Finally, we must not stress this truth of diversity without grasping the balancing truth of our mutuality; we are “members one of another” (v. 5b). First Corinthians 12 beautifully emphasizes this mutuality by pointing out that when one member rejoices, the others rejoice, and when one member hurts, the others hurt. Each of us belongs to and needs the others. The church is no place for lone rangers. If your life seems stuck even though you read your Bible and pray, it may be that you are neglecting getting together with other believers and are depriving yourself of the exchange necessary for spiritual growth.

How beautiful this all is. Those who think rightly about themselves, measuring themselves by the standard that God has given them in their faith, discern the one body and recognize that they do not exist for themselves. As a result, they are free to develop and use their gifts.

Romans 12:3-5 Reflection Questions:

How do Paul’s words in verses 3-5 help Christians be more unified in one body?

What does Paul mean when he writes, “Be honest in your estimate of yourselves (v. 3)?

Romans 12:1-2 The Living Sacrifice


Romans 12:1-2 states a call to commitment. It can nourish us wherever we are in our spiritual pilgrimage. For those further along, it can serve as an affirmation and deepening of matters long settled. For those just beginning to seriously interact with the demands of Christ, it can be a spiritual benchmark.

The basis of commitment is the mercies of God, as Paul so clearly states in the opening phrase of verse 1: “I appeal to you therefore, brothers, by the mercies of God…” Specifically, Paul is talking about the mercy of God as spelled out in the eleven preceding chapters – God’s mercy to the terribly fallen human race through the provision of His Son. Radically sinful man was radically lost. But God provided a radical righteousness through the radical person of His Son, which made a radical new life and view of history possible. In view of this mercy God calls us to commitment. The greater our comprehension of what God has done for us, the greater our commitment should be. Practically applied, Christ’s gift, meditated on, accepted, taken to heart, is a magnet drawing us to deepest commitment to Him. There is scarcely anything more important for building our commitment than an increasing understanding of the greatness of God and His mercies to us.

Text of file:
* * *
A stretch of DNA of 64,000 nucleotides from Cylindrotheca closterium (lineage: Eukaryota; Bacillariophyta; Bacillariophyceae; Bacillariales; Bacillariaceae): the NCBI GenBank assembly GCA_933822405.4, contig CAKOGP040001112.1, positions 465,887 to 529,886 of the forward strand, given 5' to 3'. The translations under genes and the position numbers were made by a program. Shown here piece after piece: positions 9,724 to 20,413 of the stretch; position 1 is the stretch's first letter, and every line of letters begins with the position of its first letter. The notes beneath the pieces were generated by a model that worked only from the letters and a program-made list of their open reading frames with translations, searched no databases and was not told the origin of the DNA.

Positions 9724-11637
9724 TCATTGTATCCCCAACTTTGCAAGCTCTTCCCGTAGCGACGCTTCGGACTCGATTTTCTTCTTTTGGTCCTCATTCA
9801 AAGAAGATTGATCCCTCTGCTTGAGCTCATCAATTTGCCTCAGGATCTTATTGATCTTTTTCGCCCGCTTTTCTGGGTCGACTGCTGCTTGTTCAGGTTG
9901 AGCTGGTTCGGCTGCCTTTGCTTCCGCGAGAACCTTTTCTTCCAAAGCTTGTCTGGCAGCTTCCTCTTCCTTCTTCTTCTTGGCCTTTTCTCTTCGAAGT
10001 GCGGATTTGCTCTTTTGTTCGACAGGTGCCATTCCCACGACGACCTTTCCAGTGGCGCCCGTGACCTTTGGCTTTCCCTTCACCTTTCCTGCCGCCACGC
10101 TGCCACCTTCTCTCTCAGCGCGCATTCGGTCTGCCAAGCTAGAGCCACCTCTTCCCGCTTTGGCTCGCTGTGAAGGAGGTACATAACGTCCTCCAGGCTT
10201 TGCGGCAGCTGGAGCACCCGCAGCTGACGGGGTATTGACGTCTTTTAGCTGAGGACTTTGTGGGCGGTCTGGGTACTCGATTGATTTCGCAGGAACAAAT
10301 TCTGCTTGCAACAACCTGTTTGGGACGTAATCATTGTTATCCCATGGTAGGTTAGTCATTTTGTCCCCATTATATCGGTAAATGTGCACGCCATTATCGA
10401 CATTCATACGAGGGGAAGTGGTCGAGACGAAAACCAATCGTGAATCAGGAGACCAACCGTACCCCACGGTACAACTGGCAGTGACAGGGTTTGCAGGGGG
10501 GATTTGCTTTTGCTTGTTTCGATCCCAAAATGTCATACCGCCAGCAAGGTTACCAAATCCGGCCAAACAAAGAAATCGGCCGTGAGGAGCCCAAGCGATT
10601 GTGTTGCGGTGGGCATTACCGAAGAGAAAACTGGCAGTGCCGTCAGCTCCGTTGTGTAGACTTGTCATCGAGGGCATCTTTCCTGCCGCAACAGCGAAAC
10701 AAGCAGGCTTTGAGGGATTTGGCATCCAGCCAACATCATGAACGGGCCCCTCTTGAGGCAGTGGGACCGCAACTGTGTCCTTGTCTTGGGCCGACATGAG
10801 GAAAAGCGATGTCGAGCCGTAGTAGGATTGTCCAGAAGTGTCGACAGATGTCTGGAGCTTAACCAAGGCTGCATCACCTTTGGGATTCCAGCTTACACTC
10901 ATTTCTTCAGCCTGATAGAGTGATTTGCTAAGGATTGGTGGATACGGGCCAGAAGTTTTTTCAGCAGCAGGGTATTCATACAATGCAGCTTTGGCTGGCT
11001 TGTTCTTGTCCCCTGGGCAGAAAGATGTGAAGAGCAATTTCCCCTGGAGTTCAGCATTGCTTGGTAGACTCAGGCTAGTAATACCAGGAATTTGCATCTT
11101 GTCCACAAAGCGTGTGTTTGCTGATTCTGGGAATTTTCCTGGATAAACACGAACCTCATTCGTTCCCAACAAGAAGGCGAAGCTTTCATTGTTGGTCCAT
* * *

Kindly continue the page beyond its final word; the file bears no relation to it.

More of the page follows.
The character of the commitment is given in the last half of the verse: “…to present your bodies as a living sacrifice, holy and acceptable to God, which is your spiritual worship.” This commitment has two prominent characteristics: it is total, and it is reasonable. The totality of the commitment comes dramatically to us through the language of sacrifice. “Your bodies,” refers to more than skin and bones, it signifies everything we are – our totality. For Paul, true worship in offering ourselves to God is reasonable or logical because it is consistent with proper understanding of the truth of God as revealed in Jesus Christ. Total commitment is the only rational course to take when you really see who God is. Nothing else makes any sense.